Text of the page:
Partly agree with this. It's definitely true that the 'gotcha' journalistic culture and the insistence on yes or no answers to complex questions is pretty toxic. But I did think Corbyn should have done better on this last night. Hard to believe they weren't preparing for what was quite obviously going to Johnson's main attack.
I think Labour's position is the correct one, and they should promote it better in the face of hostile demands for simple answers. Basically, Corbyn will be PM which ever way the referendum decides to resolve Brexit, and he wants to govern the whole country not just 48 or 52% of it (and really BJ is performing for far less that 52%, like the most Brexit-y of the leave voters).
But yeah just dodging the question and looking evasive was the wrong move and hard to understand really.
It's really striking how many posters on here would be the first to nostalgically hark back to past days of glory, the achievements of the past, great former generations etc. whilst simultaneously falling over themselves to tell us that in the present Nothing Can Be Done. Everything Is Impossible.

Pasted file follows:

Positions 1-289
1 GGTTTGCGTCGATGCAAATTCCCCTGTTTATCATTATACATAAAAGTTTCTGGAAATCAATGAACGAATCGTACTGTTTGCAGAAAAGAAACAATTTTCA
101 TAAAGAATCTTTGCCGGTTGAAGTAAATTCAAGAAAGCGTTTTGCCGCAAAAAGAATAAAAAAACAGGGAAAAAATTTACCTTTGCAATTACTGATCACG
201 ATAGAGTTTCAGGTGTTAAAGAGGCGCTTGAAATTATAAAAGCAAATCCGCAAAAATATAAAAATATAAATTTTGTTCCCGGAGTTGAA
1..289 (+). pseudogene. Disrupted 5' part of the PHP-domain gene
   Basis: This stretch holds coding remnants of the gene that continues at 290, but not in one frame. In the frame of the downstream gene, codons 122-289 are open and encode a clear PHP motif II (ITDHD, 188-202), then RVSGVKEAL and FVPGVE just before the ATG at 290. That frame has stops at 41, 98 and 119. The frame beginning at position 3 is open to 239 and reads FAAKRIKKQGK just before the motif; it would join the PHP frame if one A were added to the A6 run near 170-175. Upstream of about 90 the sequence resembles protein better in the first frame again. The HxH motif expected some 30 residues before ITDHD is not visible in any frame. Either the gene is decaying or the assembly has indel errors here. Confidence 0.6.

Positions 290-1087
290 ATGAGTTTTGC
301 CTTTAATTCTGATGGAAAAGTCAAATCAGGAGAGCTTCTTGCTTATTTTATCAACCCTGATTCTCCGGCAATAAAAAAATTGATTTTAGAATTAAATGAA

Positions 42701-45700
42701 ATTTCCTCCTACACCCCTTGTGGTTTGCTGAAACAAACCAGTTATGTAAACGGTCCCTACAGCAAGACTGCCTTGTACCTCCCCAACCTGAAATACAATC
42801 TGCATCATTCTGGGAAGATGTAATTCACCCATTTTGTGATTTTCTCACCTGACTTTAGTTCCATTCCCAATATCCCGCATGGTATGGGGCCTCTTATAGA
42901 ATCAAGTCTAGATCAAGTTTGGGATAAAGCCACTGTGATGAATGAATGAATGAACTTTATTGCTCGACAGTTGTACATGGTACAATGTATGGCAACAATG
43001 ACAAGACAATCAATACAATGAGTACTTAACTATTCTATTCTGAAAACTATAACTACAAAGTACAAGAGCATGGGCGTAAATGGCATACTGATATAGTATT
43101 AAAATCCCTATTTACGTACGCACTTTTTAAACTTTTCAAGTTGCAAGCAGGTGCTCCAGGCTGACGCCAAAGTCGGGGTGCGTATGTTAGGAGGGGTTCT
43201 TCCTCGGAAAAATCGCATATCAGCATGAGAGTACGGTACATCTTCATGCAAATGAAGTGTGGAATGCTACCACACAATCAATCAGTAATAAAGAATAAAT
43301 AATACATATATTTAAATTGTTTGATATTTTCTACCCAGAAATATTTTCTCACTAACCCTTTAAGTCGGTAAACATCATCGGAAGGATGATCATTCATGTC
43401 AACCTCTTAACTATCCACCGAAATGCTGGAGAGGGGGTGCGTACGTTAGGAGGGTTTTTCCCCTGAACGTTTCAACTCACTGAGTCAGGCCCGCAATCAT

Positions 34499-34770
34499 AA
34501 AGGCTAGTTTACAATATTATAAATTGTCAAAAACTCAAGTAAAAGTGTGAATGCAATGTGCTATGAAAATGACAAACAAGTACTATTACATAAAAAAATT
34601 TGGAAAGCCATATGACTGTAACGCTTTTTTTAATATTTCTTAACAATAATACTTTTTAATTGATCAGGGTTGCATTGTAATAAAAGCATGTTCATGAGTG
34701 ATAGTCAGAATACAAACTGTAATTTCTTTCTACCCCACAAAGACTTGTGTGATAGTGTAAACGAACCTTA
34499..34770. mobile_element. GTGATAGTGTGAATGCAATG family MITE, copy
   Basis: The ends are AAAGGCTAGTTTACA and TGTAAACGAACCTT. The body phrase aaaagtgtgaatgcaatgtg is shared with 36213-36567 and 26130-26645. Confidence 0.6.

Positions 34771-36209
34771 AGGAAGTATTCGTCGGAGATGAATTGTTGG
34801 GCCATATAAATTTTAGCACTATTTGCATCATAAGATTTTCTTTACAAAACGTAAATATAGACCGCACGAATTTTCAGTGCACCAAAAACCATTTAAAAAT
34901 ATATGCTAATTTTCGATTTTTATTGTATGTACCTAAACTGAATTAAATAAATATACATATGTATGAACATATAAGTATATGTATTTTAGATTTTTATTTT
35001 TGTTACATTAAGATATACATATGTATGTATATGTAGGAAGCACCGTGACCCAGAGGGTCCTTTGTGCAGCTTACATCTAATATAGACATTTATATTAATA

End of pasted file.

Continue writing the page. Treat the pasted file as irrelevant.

I mean, it's about providing the infra-structure for the fourth industrial revolution, laying the groundwork for the future economy. Like building the rail roads, or the motor-way system.
Honest prediction. The FT will come out for Labour at this election. The Tories have been playing politics on easy-mode for too long and it's made them complacent. British conservatism has just run out of ideas. They aren't offering anything. Labour have an actual vision for the country, and if you look past the terrible standard of news reporting on what parties are offering, it's not only credible but it's _exciting_ -- a vision for a better country that will be nice to live in. Imagine!
Extremely normal state broadcasting in an extremely normal country.
Whatever next? Imagine - gasp! - a publicly funded state broadcaster!
Edit. Of course, all this hyperbolic scare-reporting does is form an association in the minds of young people -- who have no Soviet Russia / cold-war point of reference -- between the word 'communism' and 'free internet'.
1. We are allowed to have nice things. 2. Compared to most advanced economies, this country currently has extremely poor broadband connectivity. This shouldn't be a radical proposal. 3. If this shifts the conversation to "well if we're going to have free broadband why don't we have free XYZ", I'm fine with that.